Between May 2010 and July 2011, 285 consecutive patients who had cardiac surgery with cardiopulmonary bypass (CPB) were prospectively enrolled in this study after the approval of the hospital’s ethics committee. Patients who had cerebrovascular diseases, including dementia and postoperative stroke, were excluded from the study.

All of the patients were evaluated daily using the Confusion Assessment Method for the Intensive Care Unit (CAM-ICU), which has been sufficiently validated to identify delirium in critically ill and cardiac surgical patients.[8,9] Postoperative delirium is defined according to the Diagnostic and Statistical Manual of Mental Disorders, fourth edition (DSM-IV) criteria developed by the American Psychiatric Association (APA).[10] Based on a structured interview, the CAMICU algorithm consists of four clinical criteria: acute onset and fluctuating course, inattention, disorganized thinking, and altered level of consciousness. For delirium to be diagnosed, both the first and second criteria have to be present, plus either the third or the fourth criterion. In our study, the patients were assessed according to the DSM-IV criteria, and those with postoperative delirium were defined as group 1 (n=26). The patients whose preoperative and operative characteristics were similar to group A but who had no delirium were defined as group 2 (n=25). The mean age was 64±10.4 years (range, 40 to 84 years) for group 1 and 64±9.4 years (range, 42 to 77 years) for group 2 (p=0.900). For both groups, cognitive functions were evaluated at the time of hospital discharge and at the postoperative sixth and 12th months.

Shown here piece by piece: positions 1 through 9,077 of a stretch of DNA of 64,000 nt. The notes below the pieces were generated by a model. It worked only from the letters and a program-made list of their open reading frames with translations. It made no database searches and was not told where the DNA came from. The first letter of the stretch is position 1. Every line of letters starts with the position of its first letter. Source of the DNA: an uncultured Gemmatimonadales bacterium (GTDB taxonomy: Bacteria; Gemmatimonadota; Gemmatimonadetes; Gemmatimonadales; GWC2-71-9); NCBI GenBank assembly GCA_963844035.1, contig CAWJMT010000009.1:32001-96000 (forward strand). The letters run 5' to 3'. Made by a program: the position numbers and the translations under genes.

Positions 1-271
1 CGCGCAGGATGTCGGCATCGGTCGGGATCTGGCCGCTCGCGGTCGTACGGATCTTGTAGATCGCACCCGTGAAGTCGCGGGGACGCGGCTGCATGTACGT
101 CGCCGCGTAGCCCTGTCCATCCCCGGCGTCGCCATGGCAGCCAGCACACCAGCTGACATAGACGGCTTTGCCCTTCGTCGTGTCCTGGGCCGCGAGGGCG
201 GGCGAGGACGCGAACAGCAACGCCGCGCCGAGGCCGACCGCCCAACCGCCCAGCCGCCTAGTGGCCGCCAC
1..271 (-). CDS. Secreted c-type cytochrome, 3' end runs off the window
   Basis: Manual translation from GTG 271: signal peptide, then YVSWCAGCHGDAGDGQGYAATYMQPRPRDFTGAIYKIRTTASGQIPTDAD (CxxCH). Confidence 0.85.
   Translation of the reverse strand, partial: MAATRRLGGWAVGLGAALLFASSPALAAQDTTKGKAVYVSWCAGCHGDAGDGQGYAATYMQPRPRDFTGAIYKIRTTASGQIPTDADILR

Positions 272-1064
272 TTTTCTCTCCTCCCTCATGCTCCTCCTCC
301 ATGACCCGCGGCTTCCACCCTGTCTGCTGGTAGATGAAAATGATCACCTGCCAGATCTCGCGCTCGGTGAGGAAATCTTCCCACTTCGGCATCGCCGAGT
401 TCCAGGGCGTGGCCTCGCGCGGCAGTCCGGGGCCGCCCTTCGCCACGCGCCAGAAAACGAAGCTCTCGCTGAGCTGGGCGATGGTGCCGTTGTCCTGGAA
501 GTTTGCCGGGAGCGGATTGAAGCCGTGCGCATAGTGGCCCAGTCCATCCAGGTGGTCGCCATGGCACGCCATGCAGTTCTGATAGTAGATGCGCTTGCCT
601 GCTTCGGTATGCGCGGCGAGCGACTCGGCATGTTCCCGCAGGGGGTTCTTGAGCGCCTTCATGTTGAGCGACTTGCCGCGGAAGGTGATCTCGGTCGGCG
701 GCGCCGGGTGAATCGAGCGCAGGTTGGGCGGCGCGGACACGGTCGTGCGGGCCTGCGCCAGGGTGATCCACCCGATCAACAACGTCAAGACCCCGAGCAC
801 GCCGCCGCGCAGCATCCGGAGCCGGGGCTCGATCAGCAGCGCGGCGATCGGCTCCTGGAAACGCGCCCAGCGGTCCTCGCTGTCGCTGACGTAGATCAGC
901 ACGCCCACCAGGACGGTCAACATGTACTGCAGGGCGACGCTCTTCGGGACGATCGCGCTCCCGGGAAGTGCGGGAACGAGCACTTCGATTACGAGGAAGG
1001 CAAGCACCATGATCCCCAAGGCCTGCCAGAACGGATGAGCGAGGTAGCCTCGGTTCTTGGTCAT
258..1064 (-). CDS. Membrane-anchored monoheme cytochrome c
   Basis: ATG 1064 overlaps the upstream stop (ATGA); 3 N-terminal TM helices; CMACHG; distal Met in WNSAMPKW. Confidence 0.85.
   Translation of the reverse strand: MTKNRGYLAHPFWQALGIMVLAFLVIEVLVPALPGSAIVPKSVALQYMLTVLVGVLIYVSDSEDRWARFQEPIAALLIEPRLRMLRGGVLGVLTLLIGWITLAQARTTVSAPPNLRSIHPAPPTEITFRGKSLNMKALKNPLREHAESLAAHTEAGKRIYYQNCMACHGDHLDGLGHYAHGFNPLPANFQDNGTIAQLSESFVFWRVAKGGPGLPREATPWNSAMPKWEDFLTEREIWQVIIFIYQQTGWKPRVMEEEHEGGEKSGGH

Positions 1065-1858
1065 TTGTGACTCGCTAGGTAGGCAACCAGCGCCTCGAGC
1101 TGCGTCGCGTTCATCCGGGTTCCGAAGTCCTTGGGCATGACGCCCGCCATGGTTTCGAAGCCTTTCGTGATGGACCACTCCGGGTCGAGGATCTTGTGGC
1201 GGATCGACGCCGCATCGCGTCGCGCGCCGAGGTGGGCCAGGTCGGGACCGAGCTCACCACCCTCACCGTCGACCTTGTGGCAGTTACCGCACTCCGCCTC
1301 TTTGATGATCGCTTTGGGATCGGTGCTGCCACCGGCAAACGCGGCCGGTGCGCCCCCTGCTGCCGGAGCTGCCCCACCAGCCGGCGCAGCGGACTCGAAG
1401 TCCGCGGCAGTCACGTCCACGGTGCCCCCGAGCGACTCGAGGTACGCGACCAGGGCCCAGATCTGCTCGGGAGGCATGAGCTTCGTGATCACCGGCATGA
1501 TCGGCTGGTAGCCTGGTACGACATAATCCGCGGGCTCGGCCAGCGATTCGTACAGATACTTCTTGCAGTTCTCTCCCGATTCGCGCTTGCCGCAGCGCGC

Cognitive function was assessed with the use of the mini-mental state examination (MMSE),[11,12] a short test focusing on global mental status that measures cognitive performance. It is specifically designed to screen for dementia and is comprised of 11 questions which concentrate on the cognitive aspects of mental function. This specificity provided a very clear impression of overall cognitive deficits. The MMSE has a score ranging from 0 to 30 points, with lower scores indicating poorer performance. A score of less than 24 indicates significant cognitive impairment and demonstrates an overall deterioration of cognitive function. The MMSE was conducted before hospital discharge and at six and 12 months after surgery.